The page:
Communication practices in physician decision-making for an unstable critically ill patient with end-stage cancer.
BACKGROUND: Shared decision-making has become the standard of care for most medical treatments. However, little is known about physician communication practices in the decision making for unstable critically ill patients with known end-stage disease. OBJECTIVE: To describe communication practices of physicians making treatment decisions for unstable critically ill patients with end-stage cancer, using the framework of shared decision-making. DESIGN: Analysis of audiotaped encounters between physicians and a standardized patient, in a high-fidelity simulation scenario, to identify best practice communication behaviors. The simulation depicted a 78-year-old man with metastatic gastric cancer, life-threatening hypoxia, and stable preferences to avoid intensive care unit (ICU) admission and intubation. Blinded coders assessed the encounters for verbal communication behaviors associated with handling emotions and discussion of end-of-life goals. We calculated a score for skill at handling emotions (0-6) and at discussing end of life goals (0-16). SUBJECTS: Twenty-seven hospital-based physicians. RESULTS: Independent variables included physician demographics and communication behaviors. We used treatment decisions (ICU admission and initiation of palliation) as a proxy for accurate identification of patient preferences. Eight physicians admitted the patient to the ICU, and 16 initiated palliation. Physicians varied, but on average demonstrated low skill at handling emotions (mean, 0.7) and moderate skill at discussing end-of-life goals (mean, 7.4). We found that skill at discussing end-of-life goals was associated with initiation of palliation (p = 0.04). CONCLUSIONS: It is possible to analyze the decision making of physicians managing unstable critically ill patients with end-stage cancer using the framework of shared decision-making.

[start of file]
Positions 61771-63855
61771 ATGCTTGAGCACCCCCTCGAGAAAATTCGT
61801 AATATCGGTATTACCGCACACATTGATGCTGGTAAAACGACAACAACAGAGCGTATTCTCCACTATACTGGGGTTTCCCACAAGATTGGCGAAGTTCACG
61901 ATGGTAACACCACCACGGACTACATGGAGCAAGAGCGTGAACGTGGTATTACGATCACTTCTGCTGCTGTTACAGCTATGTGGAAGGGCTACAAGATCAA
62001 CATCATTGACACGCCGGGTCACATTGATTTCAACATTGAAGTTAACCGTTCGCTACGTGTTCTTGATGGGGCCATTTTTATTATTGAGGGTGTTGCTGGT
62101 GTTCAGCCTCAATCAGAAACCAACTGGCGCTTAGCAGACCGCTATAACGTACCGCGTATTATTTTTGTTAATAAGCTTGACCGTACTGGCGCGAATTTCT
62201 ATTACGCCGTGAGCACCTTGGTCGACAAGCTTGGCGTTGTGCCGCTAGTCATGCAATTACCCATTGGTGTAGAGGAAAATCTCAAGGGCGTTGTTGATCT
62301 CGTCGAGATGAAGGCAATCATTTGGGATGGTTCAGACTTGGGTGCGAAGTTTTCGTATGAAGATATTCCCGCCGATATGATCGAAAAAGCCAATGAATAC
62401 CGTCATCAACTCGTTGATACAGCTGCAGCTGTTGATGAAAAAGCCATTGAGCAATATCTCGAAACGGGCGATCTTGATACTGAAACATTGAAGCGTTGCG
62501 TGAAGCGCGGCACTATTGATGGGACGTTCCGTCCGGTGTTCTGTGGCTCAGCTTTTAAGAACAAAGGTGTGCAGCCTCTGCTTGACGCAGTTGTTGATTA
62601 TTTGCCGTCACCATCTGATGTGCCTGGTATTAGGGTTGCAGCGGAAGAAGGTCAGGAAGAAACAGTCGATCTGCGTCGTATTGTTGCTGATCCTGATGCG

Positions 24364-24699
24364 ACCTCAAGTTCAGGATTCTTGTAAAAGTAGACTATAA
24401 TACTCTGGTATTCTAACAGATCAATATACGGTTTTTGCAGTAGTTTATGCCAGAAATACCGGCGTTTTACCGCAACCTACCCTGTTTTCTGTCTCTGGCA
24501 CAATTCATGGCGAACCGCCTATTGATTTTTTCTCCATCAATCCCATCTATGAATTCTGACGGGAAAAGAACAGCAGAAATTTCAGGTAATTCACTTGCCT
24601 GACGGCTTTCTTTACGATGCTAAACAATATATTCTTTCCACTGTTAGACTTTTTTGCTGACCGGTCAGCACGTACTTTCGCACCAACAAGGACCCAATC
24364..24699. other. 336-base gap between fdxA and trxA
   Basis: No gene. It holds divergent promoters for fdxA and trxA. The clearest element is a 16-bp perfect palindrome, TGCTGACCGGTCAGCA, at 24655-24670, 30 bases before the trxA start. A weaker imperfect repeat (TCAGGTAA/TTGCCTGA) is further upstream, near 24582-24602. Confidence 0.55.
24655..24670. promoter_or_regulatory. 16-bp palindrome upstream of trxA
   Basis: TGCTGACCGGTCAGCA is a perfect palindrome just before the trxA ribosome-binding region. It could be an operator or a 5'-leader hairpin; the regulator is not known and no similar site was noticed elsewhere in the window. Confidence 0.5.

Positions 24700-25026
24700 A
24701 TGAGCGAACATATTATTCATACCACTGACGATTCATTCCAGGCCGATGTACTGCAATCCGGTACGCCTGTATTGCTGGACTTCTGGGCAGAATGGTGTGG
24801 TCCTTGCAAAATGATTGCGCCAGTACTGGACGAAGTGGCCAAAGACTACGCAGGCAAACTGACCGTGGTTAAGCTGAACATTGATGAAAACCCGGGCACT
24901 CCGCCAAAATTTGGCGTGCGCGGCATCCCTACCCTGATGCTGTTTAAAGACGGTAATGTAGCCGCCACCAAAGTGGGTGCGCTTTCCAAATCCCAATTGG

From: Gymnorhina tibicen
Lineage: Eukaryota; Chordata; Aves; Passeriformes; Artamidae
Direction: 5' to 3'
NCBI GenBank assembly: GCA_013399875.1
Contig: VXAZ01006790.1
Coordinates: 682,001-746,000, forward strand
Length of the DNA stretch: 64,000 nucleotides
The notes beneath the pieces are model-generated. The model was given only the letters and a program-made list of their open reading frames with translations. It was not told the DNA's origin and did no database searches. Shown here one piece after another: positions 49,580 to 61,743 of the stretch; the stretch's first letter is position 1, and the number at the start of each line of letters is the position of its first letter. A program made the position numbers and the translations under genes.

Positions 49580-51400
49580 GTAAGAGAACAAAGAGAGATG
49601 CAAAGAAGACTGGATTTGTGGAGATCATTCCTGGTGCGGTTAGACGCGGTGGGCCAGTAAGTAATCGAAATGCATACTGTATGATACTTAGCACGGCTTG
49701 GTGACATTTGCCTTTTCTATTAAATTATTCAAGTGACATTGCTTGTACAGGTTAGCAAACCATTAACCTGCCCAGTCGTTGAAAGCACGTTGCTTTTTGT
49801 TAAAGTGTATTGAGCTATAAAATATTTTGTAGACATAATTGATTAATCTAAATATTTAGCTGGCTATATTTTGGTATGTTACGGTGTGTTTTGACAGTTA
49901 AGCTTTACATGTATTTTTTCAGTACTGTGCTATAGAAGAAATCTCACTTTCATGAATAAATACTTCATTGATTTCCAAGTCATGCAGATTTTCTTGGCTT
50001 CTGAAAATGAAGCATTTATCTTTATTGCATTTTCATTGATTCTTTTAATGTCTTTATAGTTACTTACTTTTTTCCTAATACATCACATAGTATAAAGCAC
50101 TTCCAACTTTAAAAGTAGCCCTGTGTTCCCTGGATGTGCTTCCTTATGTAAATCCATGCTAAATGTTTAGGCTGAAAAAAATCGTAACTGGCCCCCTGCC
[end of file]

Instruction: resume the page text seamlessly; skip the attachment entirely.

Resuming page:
Mohan, D; Alexander, SC; Garrigues, SK; Arnold, RM; Barnato, AE
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